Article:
Viral Marketing Campaigning

Production, Dispersion and Qualitative Assessment of a Viral YouTube Video

Research Paper (postgraduate) 2012 24 Pages

Business economics - Offline Marketing and Online Marketing



List of Figures

List of Abbreviations

1 Introduction

2 Product Specification

3 Viral Marketing Campaign
3.1 Definition
3.2 Segmentation, Targeting, Positioning
3.3 Video: Content and Message
3.4 Seeding Strategy
3.4.1 Whom to seed to
3.4.2 How to Seed
3.4.3 When to Seed

4 Evaluation of the Campaign
4.1 Results
4.2 Key Learnings

5 Conclusion and Limitations


Electronic Sources


List of Figures

Figure 1: Viral Marketing

Figure 2: MCM McKinsey Brand Funnel

Figure 3: Seeding Strategy

Figure 4: Posting and Interaction

Figure 5: Video Statistics

Figure 6: Screenshot Video

List of Abbreviations

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1 Introduction

The marketing landscape has undergone tremendous changes throughout the past decades (Keller 2009: 139). This has resulted in a communication environment in which the isolated usage of traditional media techniques is challenged. Already in 2006, 65% of consumers felt bombarded with an infinite variety of marketing messages (Porter and Golan 2006: 30). Moreover, evidence has been found that consumers proactively seek to avoid mass media messages through digital video recording (DVR), spam filters, and pop-up blockers (Hann et al. 2008: 1094). In addition, consumers increasingly rely on peers’ advice rather than on company’s marketing messages (Hinz et al. 2008: 55). As a response to these alterations, many companies have shifted their marketing budgets from traditional advertising techniques to new marketing formats that are supposed to better take the identified consumer needs into account. This led to the advent of viral marketing.

The underlying project of the paper at hand addresses this trend by attempting to promote a product with the help of a viral marketing campaign. The heart of this campaign is a video that benefits the product in question, namely the business administration Master’s program of the University of Münster. An elaborate seeding strategy is intended to complement the video in order to foster its virality.

The objectives of the campaign are to create awareness for and to raise interest in the Master’s program. Supplementing the video, the report at hand offers the reader an overview of how these objectives are intended to be met. First, the product is specified in terms of its basic and additional benefits. Second, the authors introduce their understanding of the term viral marketing and illustrate how they transfer the viral concept to the campaign. This includes the segmentation of the target market, the description of the video’s message, and the seeding strategy. In a third step, the results of the campaign are evaluated and key learnings are derived. The report closes with a summary of the major results and the limitations of the project.

2 Product Specification

A product is “anything that can be offered to a market for attention, acquisition, use, or consumption that might satisfy a want or need” (Kotler and Armstrong 2008: 204). The benefits of a product can be generally divided into a basic benefit and additional benefits (Vershofen 1940: 71). The analyzed product of this report is the business administration Master’s program of the University of Münster. Its basic benefit is the granting of the consecutive degree Master of Science (MSc) which is achieved after four semesters of study (www.wiwi.uni-muenster.de). A necessary condition for admittance to the program is a Bachelor’s or a higher degree in business administration or in a related field of study. Other conditions comprise work experience, extracurricular activities, and experiences abroad. The Master’s program has been launched in 2008. While it receives approximately 2,000 applications per year, only about 200 applicants are admitted into the program each fall (source: Master’s coordination office). The majority of the admitted students is German with only 15 out of 219 students of the graduation class 2013 being of non-German citizenship.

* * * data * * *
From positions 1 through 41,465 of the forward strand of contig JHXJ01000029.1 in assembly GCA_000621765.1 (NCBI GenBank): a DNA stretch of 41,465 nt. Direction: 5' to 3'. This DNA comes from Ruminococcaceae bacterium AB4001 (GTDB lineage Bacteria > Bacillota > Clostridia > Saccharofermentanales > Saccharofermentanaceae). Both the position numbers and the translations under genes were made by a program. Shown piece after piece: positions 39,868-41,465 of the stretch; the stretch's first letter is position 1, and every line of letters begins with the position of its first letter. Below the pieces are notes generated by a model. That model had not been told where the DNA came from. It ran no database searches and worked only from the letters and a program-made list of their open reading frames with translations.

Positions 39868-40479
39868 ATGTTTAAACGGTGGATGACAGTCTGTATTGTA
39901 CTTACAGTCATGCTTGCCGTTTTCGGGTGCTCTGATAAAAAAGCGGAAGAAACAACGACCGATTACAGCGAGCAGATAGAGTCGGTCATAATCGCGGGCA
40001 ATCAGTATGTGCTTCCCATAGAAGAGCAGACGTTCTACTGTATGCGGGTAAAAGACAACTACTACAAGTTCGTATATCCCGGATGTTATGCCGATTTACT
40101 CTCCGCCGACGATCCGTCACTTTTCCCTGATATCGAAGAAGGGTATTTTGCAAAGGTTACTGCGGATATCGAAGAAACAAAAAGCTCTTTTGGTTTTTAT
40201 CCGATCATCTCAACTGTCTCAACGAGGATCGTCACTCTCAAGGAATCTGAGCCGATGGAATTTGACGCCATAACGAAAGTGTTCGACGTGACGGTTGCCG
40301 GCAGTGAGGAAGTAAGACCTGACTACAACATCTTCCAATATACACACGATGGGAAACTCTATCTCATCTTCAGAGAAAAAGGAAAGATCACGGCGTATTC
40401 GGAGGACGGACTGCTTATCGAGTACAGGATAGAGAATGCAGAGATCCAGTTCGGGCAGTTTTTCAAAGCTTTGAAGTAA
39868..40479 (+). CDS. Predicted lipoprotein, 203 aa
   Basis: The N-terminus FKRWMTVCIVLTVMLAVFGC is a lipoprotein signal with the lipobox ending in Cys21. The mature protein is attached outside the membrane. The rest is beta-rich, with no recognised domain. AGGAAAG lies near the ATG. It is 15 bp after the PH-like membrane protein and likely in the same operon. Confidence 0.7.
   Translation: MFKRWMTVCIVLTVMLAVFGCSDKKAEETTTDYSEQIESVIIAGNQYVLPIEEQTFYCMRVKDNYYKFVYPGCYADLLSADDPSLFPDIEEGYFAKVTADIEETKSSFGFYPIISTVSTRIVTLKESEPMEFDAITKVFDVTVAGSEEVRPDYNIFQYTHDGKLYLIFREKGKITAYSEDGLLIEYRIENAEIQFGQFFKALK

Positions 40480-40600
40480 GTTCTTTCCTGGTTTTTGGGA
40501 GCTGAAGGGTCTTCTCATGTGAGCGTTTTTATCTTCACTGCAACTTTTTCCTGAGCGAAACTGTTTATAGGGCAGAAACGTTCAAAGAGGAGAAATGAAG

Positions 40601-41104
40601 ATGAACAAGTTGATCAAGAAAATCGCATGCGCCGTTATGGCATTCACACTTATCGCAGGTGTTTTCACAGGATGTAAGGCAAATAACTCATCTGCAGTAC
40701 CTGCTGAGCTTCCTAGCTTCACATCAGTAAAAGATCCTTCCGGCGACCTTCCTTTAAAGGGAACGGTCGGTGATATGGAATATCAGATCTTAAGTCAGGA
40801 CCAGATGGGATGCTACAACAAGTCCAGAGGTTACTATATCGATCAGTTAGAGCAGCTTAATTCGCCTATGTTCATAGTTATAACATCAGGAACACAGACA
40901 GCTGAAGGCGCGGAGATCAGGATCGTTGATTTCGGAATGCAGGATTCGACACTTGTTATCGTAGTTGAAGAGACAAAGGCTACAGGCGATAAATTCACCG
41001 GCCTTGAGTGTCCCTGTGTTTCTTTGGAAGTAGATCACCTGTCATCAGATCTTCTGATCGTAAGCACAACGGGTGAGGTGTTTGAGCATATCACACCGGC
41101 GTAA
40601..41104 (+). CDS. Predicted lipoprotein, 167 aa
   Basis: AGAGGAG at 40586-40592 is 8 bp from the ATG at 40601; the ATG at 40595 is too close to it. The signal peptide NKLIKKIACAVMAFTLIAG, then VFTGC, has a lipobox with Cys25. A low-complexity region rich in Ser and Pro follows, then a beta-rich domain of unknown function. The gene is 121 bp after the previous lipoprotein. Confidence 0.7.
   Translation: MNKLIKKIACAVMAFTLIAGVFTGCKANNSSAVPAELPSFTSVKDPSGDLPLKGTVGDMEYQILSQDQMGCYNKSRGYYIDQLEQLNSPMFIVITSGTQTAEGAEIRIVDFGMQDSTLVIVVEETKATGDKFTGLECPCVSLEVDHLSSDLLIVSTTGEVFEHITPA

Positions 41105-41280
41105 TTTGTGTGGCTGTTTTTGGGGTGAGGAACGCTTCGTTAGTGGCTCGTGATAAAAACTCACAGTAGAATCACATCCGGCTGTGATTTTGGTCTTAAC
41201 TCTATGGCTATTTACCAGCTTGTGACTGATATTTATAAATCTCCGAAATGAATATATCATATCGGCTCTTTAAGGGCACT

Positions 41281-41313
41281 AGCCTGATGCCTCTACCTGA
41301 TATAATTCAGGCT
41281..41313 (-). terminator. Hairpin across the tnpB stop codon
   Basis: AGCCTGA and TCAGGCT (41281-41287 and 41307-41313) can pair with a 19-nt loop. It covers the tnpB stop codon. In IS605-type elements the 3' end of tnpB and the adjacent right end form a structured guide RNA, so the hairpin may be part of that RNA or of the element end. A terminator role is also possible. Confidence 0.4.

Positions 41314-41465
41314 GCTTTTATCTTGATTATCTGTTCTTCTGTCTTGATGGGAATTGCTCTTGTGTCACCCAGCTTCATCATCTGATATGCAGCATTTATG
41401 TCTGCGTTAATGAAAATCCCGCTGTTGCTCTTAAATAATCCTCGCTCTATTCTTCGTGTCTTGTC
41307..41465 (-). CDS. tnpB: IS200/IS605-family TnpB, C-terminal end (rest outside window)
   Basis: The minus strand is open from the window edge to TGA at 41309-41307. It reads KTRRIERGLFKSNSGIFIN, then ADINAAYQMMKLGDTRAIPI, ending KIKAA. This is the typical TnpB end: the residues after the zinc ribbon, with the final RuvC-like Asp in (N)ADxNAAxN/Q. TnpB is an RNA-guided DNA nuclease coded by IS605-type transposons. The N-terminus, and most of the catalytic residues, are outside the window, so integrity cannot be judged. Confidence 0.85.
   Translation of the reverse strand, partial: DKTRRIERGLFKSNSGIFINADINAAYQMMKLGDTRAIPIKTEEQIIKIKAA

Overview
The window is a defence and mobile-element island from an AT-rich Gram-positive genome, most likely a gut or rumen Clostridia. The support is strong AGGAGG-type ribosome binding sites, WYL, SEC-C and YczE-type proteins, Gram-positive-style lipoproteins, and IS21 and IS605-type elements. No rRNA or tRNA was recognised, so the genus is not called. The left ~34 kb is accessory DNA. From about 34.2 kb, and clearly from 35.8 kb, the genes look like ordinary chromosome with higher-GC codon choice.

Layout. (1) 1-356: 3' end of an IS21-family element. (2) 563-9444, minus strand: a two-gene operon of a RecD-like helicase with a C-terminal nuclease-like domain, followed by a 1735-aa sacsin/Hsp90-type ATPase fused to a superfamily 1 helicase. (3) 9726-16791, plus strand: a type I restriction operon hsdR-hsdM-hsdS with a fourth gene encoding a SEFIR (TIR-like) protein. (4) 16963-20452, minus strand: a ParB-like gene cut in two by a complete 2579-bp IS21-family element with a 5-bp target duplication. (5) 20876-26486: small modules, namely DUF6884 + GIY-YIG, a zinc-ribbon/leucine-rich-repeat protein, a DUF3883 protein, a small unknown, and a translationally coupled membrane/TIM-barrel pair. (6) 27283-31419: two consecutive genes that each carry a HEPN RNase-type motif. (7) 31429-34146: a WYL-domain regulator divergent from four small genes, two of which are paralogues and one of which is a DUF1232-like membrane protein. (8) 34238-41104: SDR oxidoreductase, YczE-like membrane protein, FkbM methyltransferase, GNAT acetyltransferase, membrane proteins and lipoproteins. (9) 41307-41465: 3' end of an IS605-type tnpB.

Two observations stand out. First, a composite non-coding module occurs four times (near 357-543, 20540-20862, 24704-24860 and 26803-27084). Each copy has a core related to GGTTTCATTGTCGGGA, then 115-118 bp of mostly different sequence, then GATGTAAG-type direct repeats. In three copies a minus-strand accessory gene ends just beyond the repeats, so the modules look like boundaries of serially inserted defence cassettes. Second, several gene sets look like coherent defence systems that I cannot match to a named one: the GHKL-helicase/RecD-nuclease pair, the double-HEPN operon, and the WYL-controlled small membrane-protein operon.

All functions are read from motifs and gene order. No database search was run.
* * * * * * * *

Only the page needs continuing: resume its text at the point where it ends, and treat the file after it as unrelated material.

An additional benefit of the Master’s program is made up of the fact that students can sharpen their profile according to their individual interest by choosing one of the majors accounting, finance, management, or marketing. Moreover, students collect one fifth of credits in another field of research, i. e., in their respective minor. Beside the subjects of the four majors, three supplemental fields of study can be elected as minor: information systems, economics, and business research.

The Master’s program benefits students with both scientific research and professional orientation. Therefore, classes are complemented by guest lectures from visiting professors of renowned business schools and by presentations of international companies. Further additional benefits of the program can be derived from its international orientation. Students are encouraged to spend a semester abroad and lectures of the Marketing Center and the Finance Center are held in English. Nevertheless, profound German language skills are a prerequisite for the admittance to the program. This is, among further reasons, due to the fact that the contents of the two other majors are entirely taught in German (www.wiwi.uni- muenster.de).

An additional benefit that distinguishes the Master’s program from comparable competitors’ programs is the business faculty’s accreditation by the Association to Advanced Collegiate Schools of Business (AACSB) (www.aacsb.edu). Currently, less than 5% of all business schools worldwide receive this accreditation, amongst others Harvard Business School, Yale University, and University of St. Gallen. In Germany, a total of eight schools are a member of the AACSB, e. g., RWTH Aachen and WHU-Otto Beisheim School of Management.